The Quadraphonic 8-Track Tape Format

I once viewed a 1999 documentary entitled "So Wrong They're Right," about the eccentric people who collect and maintain old, Seventies-era 8-track format tapes and tape players. (I was astonished to learn that 8-tracks were still being manufactured as late as 1988!)

I quite enjoyed it - but find myself at complete odds with the people who maintain that the old 8-track format is superior to CDs.

I embraced the quadraphonic revolution in 1972 when it came my way and bought a Sanyo quad receiver, quad 8-track tape player and four big bookshelf speakers. The system was located in the den.

In 1975 I also had a Sanyo FT862 quadraphonic 8-track player in my VW Beetle (at left), which I installed myself. The front speakers were in the front doors and the rear speakers were in the side panels of the back seat. Anyway, I was listening to a quad recording of Deep Purple's "Machine Head," one of the great recordings from the 70's. The bass in "Highway Star" was thumping furiously away on its own channel in the back seat and I was getting immersed in the music as only a nineteen year-old could. Then the inevitable happened: snarrrrllllll, grinnnddd, halt, tear.

8-track: the industry's only really self-destructing tape format.

As I happened to be passing by Warner Brothers in Burbank when it happened, I pulled over, yanked about thirty feet of tape out of the cartridge and flung it at Warner Brothers' headquarters in protest. (Deep Purple recorded for Warner Brothers Records.) It sailed across West Olive Avenue, a plastic case with a thirty-foot streamer, and landed on the grass where I hoped record executives would walk by.

A Machine Head quadraphonic 8-track was sold via on e-Bay for $18.01 - once again proving P.T. Barnum's famous quote about the birthrate of the gullible.

Having related a bad 8-track experience I shall relate a good one, involving the very same Sanyo 8-track player. It was with a different tape, however: a quad Columbia Masterworks "Wagner Overtures" cartridge. I was listening to it very late one night on Route 66, somewhere in Texas, making my way back to California from Sheppard AFB. In particular I was listening to the "Der Meistersinger von Nuremberg" overture, brasses blaring and kettledrums pounding all around me. As I was growing sleepy and my eyelids began to droop, I began to suppose that instead of merely piloting a Volkswagen Beetle along a two lane farm road at top speed (perhaps 70 miles an hour), I was Leonard Bernstein or Pierre Boulez, conducting the New York Philharmonic. It was heavenly. Then I snapped to, rolled down the windows and forced myself to stay awake until the next hotel.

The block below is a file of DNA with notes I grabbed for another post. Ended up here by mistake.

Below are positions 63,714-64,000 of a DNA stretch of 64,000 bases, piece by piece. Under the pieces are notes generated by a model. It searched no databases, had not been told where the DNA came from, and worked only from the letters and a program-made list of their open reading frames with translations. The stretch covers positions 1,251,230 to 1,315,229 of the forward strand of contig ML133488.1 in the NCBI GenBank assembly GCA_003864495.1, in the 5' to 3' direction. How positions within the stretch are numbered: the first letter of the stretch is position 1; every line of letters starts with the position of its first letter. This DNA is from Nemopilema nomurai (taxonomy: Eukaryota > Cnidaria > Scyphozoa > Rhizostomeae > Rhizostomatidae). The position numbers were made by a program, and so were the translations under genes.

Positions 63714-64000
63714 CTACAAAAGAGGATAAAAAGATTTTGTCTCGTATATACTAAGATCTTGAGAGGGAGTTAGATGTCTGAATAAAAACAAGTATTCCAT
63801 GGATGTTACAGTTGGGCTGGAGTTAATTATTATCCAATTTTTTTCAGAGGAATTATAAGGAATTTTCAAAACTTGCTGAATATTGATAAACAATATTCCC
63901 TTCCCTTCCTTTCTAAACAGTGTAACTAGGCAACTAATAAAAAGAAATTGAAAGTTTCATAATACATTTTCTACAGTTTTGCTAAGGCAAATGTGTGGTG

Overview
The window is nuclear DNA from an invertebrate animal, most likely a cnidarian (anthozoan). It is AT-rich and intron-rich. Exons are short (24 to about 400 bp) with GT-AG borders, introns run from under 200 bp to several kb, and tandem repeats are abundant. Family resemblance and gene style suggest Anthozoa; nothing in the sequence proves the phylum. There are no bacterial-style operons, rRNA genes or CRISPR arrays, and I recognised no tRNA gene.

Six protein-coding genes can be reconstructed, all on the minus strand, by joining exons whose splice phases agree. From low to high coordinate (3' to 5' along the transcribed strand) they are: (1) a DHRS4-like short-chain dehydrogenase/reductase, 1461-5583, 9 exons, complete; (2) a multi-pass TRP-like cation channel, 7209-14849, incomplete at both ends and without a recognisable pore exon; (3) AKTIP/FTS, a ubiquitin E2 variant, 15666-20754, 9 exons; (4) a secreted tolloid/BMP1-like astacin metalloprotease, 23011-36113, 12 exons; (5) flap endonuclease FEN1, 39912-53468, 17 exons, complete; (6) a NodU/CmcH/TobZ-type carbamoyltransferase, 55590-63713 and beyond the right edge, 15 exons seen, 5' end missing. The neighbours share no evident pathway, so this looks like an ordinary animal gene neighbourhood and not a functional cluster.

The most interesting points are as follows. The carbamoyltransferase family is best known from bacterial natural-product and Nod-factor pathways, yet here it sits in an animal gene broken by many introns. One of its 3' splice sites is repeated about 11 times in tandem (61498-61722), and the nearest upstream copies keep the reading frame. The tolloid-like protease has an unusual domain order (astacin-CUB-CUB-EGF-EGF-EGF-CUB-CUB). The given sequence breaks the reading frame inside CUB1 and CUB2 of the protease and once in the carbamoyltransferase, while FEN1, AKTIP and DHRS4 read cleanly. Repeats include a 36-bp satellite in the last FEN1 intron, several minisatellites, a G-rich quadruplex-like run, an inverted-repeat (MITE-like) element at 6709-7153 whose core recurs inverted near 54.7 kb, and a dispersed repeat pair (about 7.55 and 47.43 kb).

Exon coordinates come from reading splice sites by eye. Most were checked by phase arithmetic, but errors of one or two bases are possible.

Another quad recording I liked was the 1973 Pierre Boulez/New York Philharmonic recording of Bela Bartok's "Concerto for Orchestra," which was especially recorded for quad, with various instruments spread 360 degrees around the conductor. (See LP cover image below.) I liked the lonely little tam-tam drum that ushered in the second movement, off in the corner of the back seat.

Oh, and I liked my "Bread's Greatest Hits" 8-track. From this I learned to imitate the "bwwwaahhhhhwaahhhwaahhhwaahhhwahhhh" guitar sound that is a feature of the opening of their song "If" (which appears in all of the arrangements of it that I have ever heard). I still do it on demand, or to annoy.

When my parents bought their 1979 Mercury Grand Marquis I was amazed to find that it came with a quadraphonic 8-track player. Better yet, it included a Ford demo cartridge - with an especially obnoxious disco version of the Star Wars theme. When Mom died in 1995 I inherited the Mercury, and shortly before selling it gave some of the dusty - no, make that dirty - 8-tracks in the trunk a run for old time's sake. Not surprisingly, many of them jammed.

The only other 8-track story I have is with a quad remix of the Blue Oyster Cult's "Secret Treaties." In the song "Dominance and Submission," the baritone voice that repeats the phrase "radios appear" was mixed so that it appeared on one back channel with nothing else. It was fun to turn down the volume on the other three channels and play only that, supposing that a member of the BOC was crammed into my back seat, chanting.

When I got to Camp Pendleton and tired of repairing 8-tracks, I traded my Sanyo to a fellow Marine for a Petri 35 mm camera - an exceptionally good deal, as I took many good pictures with the Petri and still have it!

Looking back on it, I guess the quadraphonic 8-track was kind of fun after all! - I have to admit, I like number one of the "8 Noble Truths of the 8-Track Mind": "State of the art is in the mind of the beholder."

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